New Tariffs on Mexico
In the G10 yields are falling. In the U.S, there have been periods were inverted yields curves have not to lead to an economic recession. However, never has a recession transpired without an inverted yield curve. Market has been debating whether the current bond pricing is signaling, weak GDP growth or abnormality of a dysfunctional market. The curves have buckled under increase expectations that the Fed will be forced to cut interest rates in the next few years. While TIPS at 1.60% is a sign that, the bond market sees no inflation ahead. In general, we have been leading towards abnormality, as a catalyst for a severe economic contraction was had not materialized. Trade tensions have tested our outlook but each time calmer events have pulled us back from the abyss. Yet, recent actions by US President Trump suggests that walking back the damage done by threats and actual tariffs have become impossible. There are reports of corporations permanently altering supply chains to avoid potential disruptions.
US equity futures are trading lower in response to Trump’s recent tweet. In a typical tweeter storm, followed by a statement released by the White House, Trump said he would utilize the International Emergency Economic Powers Act to levy a 5% tariff on all goods imported from Mexico starting June 10th, and raise the tariff progressively, reaching 25% on Oct. 1st. Trade has now become Trump principal policy hammer. While the raw approach might appeal to his base, this is not how you treat allies or major trading partners. Trump wants Mexico to addressed illegal immigration to the U.S but the cross-policy approach is risky. Mexico is the US third largest trading partner, and also have levers. Mexico officials have responded with a potential 10% import tariff across the board on all imports from the United States. New tariffs on Mexico sent MXN under heavy selling pressure, which pushed USDMXN through key resistance levels, including the break above the March high at 19.6215. We would anticipate the extension of bullish momentum to 20.2070 (fibo lvl).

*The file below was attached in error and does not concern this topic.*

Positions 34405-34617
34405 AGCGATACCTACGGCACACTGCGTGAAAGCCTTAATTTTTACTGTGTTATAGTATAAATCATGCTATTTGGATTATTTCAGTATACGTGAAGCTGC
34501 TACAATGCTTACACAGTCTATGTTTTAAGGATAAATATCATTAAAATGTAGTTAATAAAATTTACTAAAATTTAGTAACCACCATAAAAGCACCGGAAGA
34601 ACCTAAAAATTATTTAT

It might have been the Feds overtighten that has sent the US economy toward recession. But it’s Trump ignorance that will push the American economy off the cliff.
JPY in spree as trade war narrative resumes
The resumption of trade war headlines has pushed JPY into demand, as optimism over a potential recovery of world economies along 2H 2019 is mitigated. June Trump – Xi meeting at G20 summit in Japan is not expected to show much progress and the threat of potential tariffs on Mexico are not putting investors in the mood. Furthermore, recent four-day Trump – Abe meeting in Japan did not bring much as both leaders face resp. presidential elections in November 2020 and upper house elections along 21 July 2019. USD/JPY is now down -0.80% year-to-date and trades at 4 months low.
The downtrend in USD/JPY from 109.62 (30 May 2019) sustains as the pair confirms a bearish breakout after reaching major support at 108.89 (31 January 2019). The 1-month 25-delta risk reversal gauge dropped from -1.54% to -1.83%, suggesting higher volatility on the downside. Economic data published in Japan are generally positive, with April unemployment rate dropping by 0.10% to 2.40% despite a wide gap in the job availability metric given at 1.63%, its higher level in more than 40 years and which confirms major manpower shortage due to an aging population. April industrial production rose 0.60% from prior month (y/y: -1.10%) as firms were ramping up production following 10-day Golden Week Holidays while retail sales came flat m/m (y/y: 0.50%).
In current setting, we expect USD/JPY collapse to stop, as US data should somewhat support the greenback. Approaching 109.20 short-term.